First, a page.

Figure 17. Estimation of velocities. (a) and (b) represent the linear and angular velocity estimates respectively. Ground truth velocity is in red. In blue the estimates given by the method are shown.
Sensors 13 04527f17a 1024Sensors 13 04527f17b 1024
Sensors 13 04527f18 200
Figure 18. Estimation of velocities. (a) and (b) represent the linear and angular velocity estimates respectively. Ground truth velocity is in red. The estimates given by the method are in blue.

Click here to enlarge figure

Figure 18. Estimation of velocities. (a) and (b) represent the linear and angular velocity estimates respectively. Ground truth velocity is in red. The estimates given by the method are in blue.
Sensors 13 04527f18 1024
Sensors 13 04527f19 200
Figure 19. Three consecutive IMPALA radar images used for odometric and mapping purpose: (a) t = 100 s; (b) t = 101 s; (c) t = 102 s.

Click here to enlarge figure

Figure 19. Three consecutive IMPALA radar images used for odometric and mapping purpose: (a) t = 100 s; (b) t = 101 s; (c) t = 102 s.
Sensors 13 04527f19 1024
Sensors 13 04527f20 200
Figure 20. IMPALA odometry results in dynamic environment. (a) Linear velocity estimation: in blue the ground truth plotted on the two graphs, in green the Doppler estimation and in red the odometry estimation, both plotted with their respective uncertainty; (b) Angular velocity estimation (in red) along with ground truth; (c) Estimated trajectories: in red the IMPALA odometry, in blue the ground truth; (d) Map obtained based on the trajectory solution.

Click here to enlarge figure

Figure 20. IMPALA odometry results in dynamic environment. (a) Linear velocity estimation: in blue the ground truth plotted on the two graphs, in green the Doppler estimation and in red the odometry estimation, both plotted with their respective uncertainty; (b) Angular velocity estimation (in red) along with ground truth; (c) Estimated trajectories: in red the IMPALA odometry, in blue the ground truth; (d) Map obtained based on the trajectory solution.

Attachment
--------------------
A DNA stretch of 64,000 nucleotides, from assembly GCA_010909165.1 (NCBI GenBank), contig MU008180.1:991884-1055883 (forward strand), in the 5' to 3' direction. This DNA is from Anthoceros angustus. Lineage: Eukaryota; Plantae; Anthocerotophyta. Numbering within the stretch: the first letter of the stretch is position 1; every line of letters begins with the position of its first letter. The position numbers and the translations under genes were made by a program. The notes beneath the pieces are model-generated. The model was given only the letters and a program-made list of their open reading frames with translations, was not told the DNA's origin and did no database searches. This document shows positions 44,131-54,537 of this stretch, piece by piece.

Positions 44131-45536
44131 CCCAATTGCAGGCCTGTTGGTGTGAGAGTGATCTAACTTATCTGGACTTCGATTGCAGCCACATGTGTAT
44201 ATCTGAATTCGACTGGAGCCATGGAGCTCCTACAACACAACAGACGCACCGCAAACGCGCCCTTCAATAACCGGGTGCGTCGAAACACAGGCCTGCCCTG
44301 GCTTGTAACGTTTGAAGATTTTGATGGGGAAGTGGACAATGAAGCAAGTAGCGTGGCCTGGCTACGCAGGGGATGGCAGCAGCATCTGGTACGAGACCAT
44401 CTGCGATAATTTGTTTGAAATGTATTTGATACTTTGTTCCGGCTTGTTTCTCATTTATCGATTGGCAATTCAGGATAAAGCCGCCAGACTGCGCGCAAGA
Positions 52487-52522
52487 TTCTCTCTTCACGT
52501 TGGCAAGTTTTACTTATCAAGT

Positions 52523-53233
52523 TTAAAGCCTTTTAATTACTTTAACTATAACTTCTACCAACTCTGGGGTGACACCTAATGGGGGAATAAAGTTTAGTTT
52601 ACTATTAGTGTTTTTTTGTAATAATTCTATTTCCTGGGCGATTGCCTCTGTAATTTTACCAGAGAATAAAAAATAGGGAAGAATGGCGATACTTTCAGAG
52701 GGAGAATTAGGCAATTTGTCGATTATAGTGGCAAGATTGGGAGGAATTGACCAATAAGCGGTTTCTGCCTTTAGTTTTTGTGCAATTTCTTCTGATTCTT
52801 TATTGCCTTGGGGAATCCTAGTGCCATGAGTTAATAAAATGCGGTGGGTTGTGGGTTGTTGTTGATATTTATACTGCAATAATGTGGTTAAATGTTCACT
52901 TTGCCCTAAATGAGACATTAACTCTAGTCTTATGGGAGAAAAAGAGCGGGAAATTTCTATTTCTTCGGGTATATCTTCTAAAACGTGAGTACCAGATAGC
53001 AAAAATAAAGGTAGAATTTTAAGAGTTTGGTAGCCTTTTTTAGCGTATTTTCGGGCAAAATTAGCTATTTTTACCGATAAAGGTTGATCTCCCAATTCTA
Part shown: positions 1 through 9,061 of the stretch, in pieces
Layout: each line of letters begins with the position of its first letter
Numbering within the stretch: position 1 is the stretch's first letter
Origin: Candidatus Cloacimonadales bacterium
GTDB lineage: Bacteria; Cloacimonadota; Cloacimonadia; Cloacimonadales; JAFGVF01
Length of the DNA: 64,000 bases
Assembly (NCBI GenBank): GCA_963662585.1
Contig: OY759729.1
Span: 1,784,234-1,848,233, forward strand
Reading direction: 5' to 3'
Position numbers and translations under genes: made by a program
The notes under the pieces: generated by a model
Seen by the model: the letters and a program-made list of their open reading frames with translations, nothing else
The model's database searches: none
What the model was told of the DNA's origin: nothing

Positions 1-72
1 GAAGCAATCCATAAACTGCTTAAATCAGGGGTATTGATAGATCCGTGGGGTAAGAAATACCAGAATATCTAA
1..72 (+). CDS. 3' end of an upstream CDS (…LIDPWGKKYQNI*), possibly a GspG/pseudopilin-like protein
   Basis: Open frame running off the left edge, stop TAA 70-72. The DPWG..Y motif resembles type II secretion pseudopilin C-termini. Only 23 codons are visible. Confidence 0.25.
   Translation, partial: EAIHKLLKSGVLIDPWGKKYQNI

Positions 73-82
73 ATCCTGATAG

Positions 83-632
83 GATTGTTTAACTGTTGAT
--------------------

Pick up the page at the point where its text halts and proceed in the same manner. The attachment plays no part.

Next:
Sensors 13 04527f20 1024
Sensors 13 04527f21 200
Figure 21. IMPALA odometry results in dynamic environment. (a) Linear velocity estimation: in blue the ground truth plotted on the two graphs, in green the Doppler estimation and in red the odometry estimation, both plotted with their respective uncertainty; (b) Angular velocity estimation (in red) along with ground truth (c) Estimated trajectories: in red the IMPALA odometry and in blue the ground truth; (d) Map obtained based on the trajectory solution.

Click here to enlarge figure

Figure 21. IMPALA odometry results in dynamic environment. (a) Linear velocity estimation: in blue the ground truth plotted on the two graphs, in green the Doppler estimation and in red the odometry estimation, both plotted with their respective uncertainty; (b) Angular velocity estimation (in red) along with ground truth (c) Estimated trajectories: in red the IMPALA odometry and in blue the ground truth; (d) Map obtained based on the trajectory solution.
Sensors 13 04527f21 1024
Table 1. Characteristics of the IMPALA radar.

Click here to display table

Table 1. Characteristics of the IMPALA radar.
Transmitter power Pt20 dBm
Antenna gain G20 dB
Range3 m/100 m
Carrier frequency F024.125 GHz (K band)
Angular resolution (horizontal)
Distance resolution δR1m
Velocity resolution δV0.6 m/s
Size (length-width-height)29-24-33 cm
Weight10 kg
Table 2. Ego-motion results with the IMPALA radar.

Click here to display table

Table 2. Ego-motion results with the IMPALA radar.
ExperimentsFigure 20Figure 21
x (in m)0.1191−0.1781
σx (in m)1.85600.8714

y (in m)−0.36050.2138
σy (in m)1.19510.7726

θ (in rad)−0.07710.1118
σθ (in rad)0.19020.3839

V (in m/s)0.13940.3702
σV (in m/s)0.98550.8282

w (in rad/s)−0.000160.00014
σw (in rad/s)0.05060.0435
Sensors EISSN 1424-8220 Published by MDPI AG, Basel, Switzerland RSS E-Mail Table of Contents Alert